Published: 2017-01-05

Knowledge, attitude and practice of prescribing antioxidants in patients with hypertension amongst practicing physicians

Monali Pradeep Vakharia, Vijay Ramkrishna Zad, Nishikant Nandlal Mankar, Pratik Pradeep Wadivkar


Background: By altering the balance in the vascular endothelium between vasoconstrictors such as thromboxane and vasodilators such as nitric oxide, reactive oxygen species contribute to endothelium-dependent vasoconstriction and increased vascular resistance which is an important contributor to the pathogenesis of hypertension. Supplementation with antioxidants, including vitamin C, E, or B6, thiols such as lipoic acid and cysteine, and the quinone enzyme Q10, have been shown to lower blood pressure in animal models and humans with essential hypertension. The objective of this study was to assess knowledge and attitude of practicing physicians regarding use of antioxidants in patients with hypertension and to assess prescribing practices of antioxidants amongst these physicians.

Methods: It was a cross-sectional questionnaire based study conducted amongst general practitioners, physicians, cardiologists and diabetologists in Solapur from 1 October 2015 to 30 October 2015. A total of 30 doctors were interviewed using a predesigned validated questionnaire.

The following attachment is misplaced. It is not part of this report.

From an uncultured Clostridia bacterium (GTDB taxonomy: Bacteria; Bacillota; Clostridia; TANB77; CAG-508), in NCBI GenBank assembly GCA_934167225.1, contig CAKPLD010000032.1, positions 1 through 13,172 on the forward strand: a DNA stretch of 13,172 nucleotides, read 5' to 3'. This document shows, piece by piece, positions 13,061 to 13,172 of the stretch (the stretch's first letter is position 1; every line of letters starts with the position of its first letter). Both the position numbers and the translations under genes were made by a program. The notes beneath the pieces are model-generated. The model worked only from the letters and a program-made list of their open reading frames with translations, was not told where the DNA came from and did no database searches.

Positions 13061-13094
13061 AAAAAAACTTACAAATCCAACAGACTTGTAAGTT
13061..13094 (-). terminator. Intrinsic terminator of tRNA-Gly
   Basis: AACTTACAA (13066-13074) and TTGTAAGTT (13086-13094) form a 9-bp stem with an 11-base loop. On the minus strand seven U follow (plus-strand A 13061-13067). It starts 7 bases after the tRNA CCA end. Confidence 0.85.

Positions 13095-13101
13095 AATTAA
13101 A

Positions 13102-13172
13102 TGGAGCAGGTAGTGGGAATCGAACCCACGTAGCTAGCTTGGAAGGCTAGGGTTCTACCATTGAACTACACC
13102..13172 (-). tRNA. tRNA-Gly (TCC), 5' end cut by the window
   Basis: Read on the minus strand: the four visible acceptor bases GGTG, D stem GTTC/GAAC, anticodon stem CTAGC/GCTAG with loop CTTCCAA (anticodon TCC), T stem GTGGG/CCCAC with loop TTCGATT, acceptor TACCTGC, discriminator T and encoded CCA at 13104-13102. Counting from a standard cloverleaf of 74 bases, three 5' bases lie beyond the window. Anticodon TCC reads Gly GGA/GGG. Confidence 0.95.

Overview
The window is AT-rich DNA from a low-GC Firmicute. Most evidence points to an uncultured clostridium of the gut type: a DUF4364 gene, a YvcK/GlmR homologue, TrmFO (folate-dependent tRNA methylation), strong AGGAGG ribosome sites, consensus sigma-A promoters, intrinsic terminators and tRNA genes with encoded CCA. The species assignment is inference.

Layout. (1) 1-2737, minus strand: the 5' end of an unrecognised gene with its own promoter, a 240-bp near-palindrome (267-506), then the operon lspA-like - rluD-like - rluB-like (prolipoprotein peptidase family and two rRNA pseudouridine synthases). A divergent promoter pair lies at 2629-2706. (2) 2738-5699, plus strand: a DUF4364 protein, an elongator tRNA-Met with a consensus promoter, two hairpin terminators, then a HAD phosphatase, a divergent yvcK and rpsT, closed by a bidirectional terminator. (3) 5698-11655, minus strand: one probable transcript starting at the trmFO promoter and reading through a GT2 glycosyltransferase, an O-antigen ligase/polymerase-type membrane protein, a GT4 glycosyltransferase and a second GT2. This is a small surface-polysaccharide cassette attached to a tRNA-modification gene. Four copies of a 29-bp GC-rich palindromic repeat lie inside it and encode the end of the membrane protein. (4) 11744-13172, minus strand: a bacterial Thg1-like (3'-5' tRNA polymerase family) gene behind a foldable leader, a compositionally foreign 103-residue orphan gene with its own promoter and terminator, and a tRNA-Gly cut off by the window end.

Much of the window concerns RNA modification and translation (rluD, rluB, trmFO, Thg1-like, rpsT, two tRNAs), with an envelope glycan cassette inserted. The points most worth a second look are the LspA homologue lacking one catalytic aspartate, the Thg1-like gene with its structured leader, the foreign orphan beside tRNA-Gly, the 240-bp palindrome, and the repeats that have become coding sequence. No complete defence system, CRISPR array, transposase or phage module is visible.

Results: Out of 30 doctors questioned, 24 (80%) doctors were aware of the role of oxidative stress in hypertension and 70% of doctors believed in prescribing antioxidants and its positive results on blood pressure. Only 10 (33.33%) doctors were actually prescribing antioxidants.

Conclusions: At present, antioxidant vitamins are the feasible treatments for oxidative stress in humans and should be used more frequently by doctors. It is crucial that we consider the implications of trial design and execution, and further investigation of cellular pro-and antioxidant mechanisms is critical.


Antioxidants, Hypertension, Reactive oxygen species

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